Caribbean Circle throws first Roots and Rhythm pageant in three years
The pageant celebrates its participants’ roots with the wider community
American University's Caribbean Circle hosted its Roots and Rhythm pageant for the first time in three years on March 19.
The pageant took place in the Mary Graydon Center Tavern and the space was rendered almost unrecognizable, decked out in white tables and golden balloons spelling “Roots and Rhythms.” A platform stage sat near the doors leading to the campus store and a small DJ booth stood to the left with curtains covering the space, where the contestants waited to get on stage. The judges’ table stood at the end of the runway.
The pageant was run in a similar style to that of Miss America, where the contestants compete for the title of King and Queen of the Carnival through fashion, talent and interview sections. Two of the six contestants are then chosen for the title.
The show began presenting the contestants as they walked down the runway waving the flags of their countries. Sophomore in the College of Arts and Sciences Arielle Moore represented Guyana, School of Public Affairs junior Adelina Decius represented Haiti, junior in the School of International Service Karissa Frederick for Grenada and sophomore in CAS Ahsanti Webley for Jamaica. In the men’s category, sophomore in CAS TreVaughn Ellis represented Jamaica and junior in the SPA Ehren Layne came in for Antigua.
After the crowd was acquainted with the contestants, it shifted into the talent portion of the performance. Decius danced for her portion, wearing a red skirt that was as much a part of her performance as her dance partner. Layne also danced for his talent, garnering cheers of approval from the audience throughout his performance. Frederick was the only singer of the group, singing “Session 32” completely a cappella. Singing without any backing should be lauded as brave regardless of her performance but Frederick was impressive, especially as she gained confidence over the course of the song.
It was the two poets, however, who completely stole the show.
Moore was the first poet and recited “Of Course When They Ask for Poems About the ‘Realities’ of Black Women” by Grace Nichols. Moore had absolutely no trouble claiming the stage as if it were hers. Her chill-inducing performance was powerful and garnered murmurs of approval and agreement from the audience.
Ellis recited original poetry which accompanied a painting he’d done. His confidence created a magnetic stage presence as an animated storyteller. His poem spoke to claiming one's identity and confidence.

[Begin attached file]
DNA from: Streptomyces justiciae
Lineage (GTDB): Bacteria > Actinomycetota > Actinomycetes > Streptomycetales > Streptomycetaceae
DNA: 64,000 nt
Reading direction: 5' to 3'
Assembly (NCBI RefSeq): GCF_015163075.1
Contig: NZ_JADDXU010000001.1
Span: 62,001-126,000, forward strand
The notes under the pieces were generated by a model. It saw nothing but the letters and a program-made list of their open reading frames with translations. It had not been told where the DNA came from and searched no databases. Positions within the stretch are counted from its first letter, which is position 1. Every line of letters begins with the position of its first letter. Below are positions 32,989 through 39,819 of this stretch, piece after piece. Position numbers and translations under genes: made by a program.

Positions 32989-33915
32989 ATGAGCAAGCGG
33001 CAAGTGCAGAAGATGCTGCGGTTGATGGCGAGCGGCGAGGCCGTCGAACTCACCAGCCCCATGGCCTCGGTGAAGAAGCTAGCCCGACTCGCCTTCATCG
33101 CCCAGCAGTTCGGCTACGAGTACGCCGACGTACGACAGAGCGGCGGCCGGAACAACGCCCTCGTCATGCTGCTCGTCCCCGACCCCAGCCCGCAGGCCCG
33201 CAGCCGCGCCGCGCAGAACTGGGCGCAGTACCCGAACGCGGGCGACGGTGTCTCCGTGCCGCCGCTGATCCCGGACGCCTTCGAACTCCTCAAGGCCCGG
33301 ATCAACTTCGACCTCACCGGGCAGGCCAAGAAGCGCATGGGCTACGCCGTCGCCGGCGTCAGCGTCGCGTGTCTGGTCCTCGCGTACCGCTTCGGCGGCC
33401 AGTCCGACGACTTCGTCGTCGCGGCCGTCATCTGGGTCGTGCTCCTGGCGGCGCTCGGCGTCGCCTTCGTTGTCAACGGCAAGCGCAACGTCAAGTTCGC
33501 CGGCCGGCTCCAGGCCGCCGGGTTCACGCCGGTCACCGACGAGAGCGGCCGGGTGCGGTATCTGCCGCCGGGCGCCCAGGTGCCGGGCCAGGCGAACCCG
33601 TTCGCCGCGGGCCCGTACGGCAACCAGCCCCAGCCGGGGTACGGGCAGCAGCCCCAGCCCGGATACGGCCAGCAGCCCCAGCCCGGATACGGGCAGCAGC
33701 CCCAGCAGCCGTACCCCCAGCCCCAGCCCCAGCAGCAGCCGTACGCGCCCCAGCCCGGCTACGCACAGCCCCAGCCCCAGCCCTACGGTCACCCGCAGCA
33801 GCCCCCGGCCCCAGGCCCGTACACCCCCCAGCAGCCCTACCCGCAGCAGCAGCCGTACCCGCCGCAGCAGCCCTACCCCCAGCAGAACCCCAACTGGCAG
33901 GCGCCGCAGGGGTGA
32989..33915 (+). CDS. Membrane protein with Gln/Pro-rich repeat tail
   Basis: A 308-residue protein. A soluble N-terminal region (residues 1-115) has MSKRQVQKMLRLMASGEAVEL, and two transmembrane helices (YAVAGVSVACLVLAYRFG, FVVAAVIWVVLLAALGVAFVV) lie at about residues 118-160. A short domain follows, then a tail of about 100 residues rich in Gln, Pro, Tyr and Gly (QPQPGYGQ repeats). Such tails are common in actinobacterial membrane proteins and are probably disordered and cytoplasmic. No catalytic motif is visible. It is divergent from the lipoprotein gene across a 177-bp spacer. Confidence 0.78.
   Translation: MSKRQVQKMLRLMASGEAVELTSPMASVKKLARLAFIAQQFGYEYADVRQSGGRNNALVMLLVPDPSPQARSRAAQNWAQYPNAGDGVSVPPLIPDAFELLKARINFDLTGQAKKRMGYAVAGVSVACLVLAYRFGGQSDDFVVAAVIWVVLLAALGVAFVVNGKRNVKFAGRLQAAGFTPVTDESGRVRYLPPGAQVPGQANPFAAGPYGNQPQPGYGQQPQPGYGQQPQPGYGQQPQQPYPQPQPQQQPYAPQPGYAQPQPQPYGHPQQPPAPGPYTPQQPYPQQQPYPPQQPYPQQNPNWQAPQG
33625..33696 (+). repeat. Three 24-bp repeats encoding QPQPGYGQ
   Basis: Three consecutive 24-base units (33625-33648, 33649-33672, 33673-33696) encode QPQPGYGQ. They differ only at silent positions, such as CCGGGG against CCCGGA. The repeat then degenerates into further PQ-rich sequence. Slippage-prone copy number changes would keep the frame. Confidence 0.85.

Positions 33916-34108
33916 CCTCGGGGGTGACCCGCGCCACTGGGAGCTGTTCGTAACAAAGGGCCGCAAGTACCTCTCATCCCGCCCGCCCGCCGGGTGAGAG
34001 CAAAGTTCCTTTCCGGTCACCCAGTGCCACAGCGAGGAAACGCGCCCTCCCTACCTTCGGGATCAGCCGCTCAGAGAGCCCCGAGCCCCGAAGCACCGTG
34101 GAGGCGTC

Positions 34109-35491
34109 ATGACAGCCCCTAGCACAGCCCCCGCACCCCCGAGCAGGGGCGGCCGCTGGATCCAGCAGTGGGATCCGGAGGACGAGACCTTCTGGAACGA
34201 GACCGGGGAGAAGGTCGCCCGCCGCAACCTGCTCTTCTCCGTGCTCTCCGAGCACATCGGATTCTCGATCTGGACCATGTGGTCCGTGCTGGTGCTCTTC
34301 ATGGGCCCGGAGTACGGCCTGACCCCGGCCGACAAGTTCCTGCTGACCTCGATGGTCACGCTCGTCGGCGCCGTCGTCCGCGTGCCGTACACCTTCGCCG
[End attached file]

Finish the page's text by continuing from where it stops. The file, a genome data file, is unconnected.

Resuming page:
“The Caribbean Islands and the adjacent Caribbean really have had an incredible impact on pop culture and music but [it] goes unacknowledged in a lot of discourse,” said Makenna Lindsay a Junior in the CAS and co-president of the Caribbean Circle in an interview. “We throw a pageant to shine light on Caribbean culture.”
The Caribbean Circle not only celebrated Caribbean students, but the D.C. Caribbean community at large. Richards Carnival, a local Carnival costume shop, decked out the club’s e-board in glittering and feathery costumes that were featured towards the end of the runway show. Members took to the stage in the feathery, jewel bedecked outfits that were designed for the streets of the Carnival.
The fashion portion of the show allowed the contestants to show off their own style. Webley in particular owned the runway as she strutted toward the judges in a blue floor-length gown that was as elegant as it was eye-catching. Frederick kept with the color scheme in a stunning sky blue silk gown with a thigh-high slit and stilettos. Moore wore a rose gold sequins form fitting cocktail dress. Layne wore bell bottom jeans and scuffed white shoes that felt more casual than the gowns worn by the other contestants but still had an edge of class. Ellis went with an all black ensemble with gold highlights. Decius wore a traditional dress and a dark blue head-dress.
Several local restaurants provided food, including The Jerk Pit, Sunrise, Gisele’s, El Tamarindo and Crown Bakery. The food represented different dishes from the islands including coco bread, goat meat and mac and cheese.
This show was three years in the making as the Caribbean Circle had a show slated for 2020 and even had contestants selected until the coronavirus pandemic derailed their plans. Members from the class of 2020 created the template Lindsay and her Eboard based their show on.
“We were doing it for them,” Lindsay said.
As people finished their meals, they flooded to the isles and the open space surrounding the stage to dance and sing as they waited for the show to resume. The interview portion allowed the contestants to showcase their personalities. Every contestant expressed pride for the country they were representing and a wish to see it appreciated in their wider community.
These were the deciding remarks for the show and it became a very tight race between Ellis and Layne, judges even asking additional questions to determine between the two. Eventually, the judges agreed to anoint Moore, who represented Guyana, as Queen of the Carnival and Ellis, for Jamaica, as King. That brought the evening to a close as the winners took their crowns.